|PCC|                    |PCE|
                     +-+-+                    +-+-+
                       |                        |
                       |-----PCRpt, SYNC=1----->|
                       |                        |
                       |-----PCRpt, SYNC=1----->|
                       |            .           |
                       |            .           |
                       |            .           |
                       |-----PCRpt, SYNC=1----->|
                       |                        |
                       |-PCRpt, SYNC=1          |
                       |         \    ,-PCErr=?-|
                       |          \  /          |
                       |           \/           |
                       |           /\           |
                       |          /   `-------->| (Ignored)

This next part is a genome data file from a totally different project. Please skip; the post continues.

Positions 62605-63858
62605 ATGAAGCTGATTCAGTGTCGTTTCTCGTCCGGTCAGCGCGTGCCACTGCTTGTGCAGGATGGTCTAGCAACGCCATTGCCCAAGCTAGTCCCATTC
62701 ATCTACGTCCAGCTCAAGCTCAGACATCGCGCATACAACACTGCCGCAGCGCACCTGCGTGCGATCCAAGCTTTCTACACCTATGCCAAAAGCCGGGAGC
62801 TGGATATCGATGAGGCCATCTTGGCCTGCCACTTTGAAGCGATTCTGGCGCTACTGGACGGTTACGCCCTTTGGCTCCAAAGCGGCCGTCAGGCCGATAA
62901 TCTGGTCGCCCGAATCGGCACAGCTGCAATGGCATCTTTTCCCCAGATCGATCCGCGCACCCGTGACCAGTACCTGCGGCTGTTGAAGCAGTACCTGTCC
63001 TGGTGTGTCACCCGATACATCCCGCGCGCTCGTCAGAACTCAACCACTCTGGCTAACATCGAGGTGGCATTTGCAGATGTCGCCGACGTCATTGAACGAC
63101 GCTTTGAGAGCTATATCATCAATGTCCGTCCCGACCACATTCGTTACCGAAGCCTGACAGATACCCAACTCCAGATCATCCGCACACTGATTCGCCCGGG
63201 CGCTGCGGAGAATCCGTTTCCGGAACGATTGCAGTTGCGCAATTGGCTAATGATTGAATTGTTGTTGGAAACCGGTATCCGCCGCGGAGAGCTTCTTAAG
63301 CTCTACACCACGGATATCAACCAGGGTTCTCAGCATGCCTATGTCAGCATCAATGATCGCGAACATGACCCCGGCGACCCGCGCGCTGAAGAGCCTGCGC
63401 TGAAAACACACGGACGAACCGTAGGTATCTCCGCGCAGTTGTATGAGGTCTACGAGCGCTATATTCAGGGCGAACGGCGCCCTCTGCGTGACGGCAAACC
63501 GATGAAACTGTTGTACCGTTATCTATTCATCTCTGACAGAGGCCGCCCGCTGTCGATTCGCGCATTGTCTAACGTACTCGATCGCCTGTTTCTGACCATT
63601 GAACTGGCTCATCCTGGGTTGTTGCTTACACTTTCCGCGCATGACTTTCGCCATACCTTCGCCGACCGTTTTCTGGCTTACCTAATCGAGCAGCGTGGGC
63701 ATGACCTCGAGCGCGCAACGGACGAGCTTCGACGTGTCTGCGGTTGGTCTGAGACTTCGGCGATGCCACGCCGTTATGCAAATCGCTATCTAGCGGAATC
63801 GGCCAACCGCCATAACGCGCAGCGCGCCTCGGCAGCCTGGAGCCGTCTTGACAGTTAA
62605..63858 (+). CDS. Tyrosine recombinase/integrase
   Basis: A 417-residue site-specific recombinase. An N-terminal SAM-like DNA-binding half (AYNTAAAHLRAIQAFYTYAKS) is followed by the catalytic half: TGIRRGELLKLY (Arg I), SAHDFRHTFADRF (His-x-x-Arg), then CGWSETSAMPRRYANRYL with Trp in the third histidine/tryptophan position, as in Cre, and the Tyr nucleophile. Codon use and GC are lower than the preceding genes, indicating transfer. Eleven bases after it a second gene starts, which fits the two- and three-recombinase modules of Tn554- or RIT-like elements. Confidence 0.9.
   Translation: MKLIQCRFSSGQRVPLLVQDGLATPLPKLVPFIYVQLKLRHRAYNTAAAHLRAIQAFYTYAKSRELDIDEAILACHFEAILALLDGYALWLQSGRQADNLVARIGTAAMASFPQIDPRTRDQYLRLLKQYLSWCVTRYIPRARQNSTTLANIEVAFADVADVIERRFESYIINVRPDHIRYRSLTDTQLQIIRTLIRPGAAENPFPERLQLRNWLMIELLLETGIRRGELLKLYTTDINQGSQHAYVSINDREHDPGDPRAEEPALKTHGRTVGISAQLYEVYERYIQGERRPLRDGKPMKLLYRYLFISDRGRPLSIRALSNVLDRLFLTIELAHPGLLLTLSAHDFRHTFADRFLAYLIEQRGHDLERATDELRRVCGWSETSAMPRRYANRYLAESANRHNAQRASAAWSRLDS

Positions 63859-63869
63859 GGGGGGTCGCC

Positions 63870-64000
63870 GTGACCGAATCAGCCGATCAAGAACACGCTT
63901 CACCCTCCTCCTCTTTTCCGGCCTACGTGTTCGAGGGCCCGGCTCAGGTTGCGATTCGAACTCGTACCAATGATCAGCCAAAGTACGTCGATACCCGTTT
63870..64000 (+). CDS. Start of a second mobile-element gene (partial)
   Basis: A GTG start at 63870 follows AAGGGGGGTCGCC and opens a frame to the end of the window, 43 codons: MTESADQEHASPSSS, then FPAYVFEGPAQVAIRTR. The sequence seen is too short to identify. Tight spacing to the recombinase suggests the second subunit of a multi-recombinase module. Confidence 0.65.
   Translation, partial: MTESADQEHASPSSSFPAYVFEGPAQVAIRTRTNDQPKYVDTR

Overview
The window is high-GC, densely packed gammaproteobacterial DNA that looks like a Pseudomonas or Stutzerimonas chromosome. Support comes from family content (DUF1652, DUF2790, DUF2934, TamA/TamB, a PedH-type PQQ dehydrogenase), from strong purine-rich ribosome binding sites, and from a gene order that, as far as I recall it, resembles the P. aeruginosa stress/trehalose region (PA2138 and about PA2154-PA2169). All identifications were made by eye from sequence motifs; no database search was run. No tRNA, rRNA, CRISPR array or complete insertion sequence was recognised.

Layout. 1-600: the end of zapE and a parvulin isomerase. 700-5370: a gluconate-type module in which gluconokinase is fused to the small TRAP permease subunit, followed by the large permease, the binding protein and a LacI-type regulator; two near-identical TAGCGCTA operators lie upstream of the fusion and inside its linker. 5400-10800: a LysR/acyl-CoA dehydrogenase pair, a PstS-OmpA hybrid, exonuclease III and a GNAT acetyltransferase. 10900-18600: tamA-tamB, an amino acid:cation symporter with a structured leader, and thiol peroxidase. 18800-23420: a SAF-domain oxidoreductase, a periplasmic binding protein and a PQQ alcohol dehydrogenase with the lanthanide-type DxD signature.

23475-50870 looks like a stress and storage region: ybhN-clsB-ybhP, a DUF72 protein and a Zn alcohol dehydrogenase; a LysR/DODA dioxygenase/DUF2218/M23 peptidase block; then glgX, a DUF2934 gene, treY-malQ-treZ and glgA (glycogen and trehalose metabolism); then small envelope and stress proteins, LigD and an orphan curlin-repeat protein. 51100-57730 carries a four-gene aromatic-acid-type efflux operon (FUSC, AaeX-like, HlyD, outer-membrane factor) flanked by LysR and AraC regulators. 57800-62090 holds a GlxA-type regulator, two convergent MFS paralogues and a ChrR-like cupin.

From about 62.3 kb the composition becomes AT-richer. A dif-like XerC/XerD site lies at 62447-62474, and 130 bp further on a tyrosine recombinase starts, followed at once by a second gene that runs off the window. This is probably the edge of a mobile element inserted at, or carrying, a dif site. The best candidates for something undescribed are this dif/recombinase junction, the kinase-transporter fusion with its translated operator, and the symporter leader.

|<--------`              |

           Figure 2: Failed state synchronization (PCE failure)




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   The sequence where the PCC fails during the State Synchronization
   phase is shown in Figure 3.

                     +-+-+                    +-+-+
                     |PCC|                    |PCE|
                     +-+-+                    +-+-+
                       |                        |
                       |-----PCRpt, SYNC=1----->|
                       |                        |
                       |-----PCRpt, SYNC=1----->|
                       |            .           |
                       |            .           |
                       |            .           |
                       |-------- PCErr=? ------>|
                       |                        |

           Figure 3: Failed state synchronization (PCC failure)

5.4.1.  State Synchronization Avoidance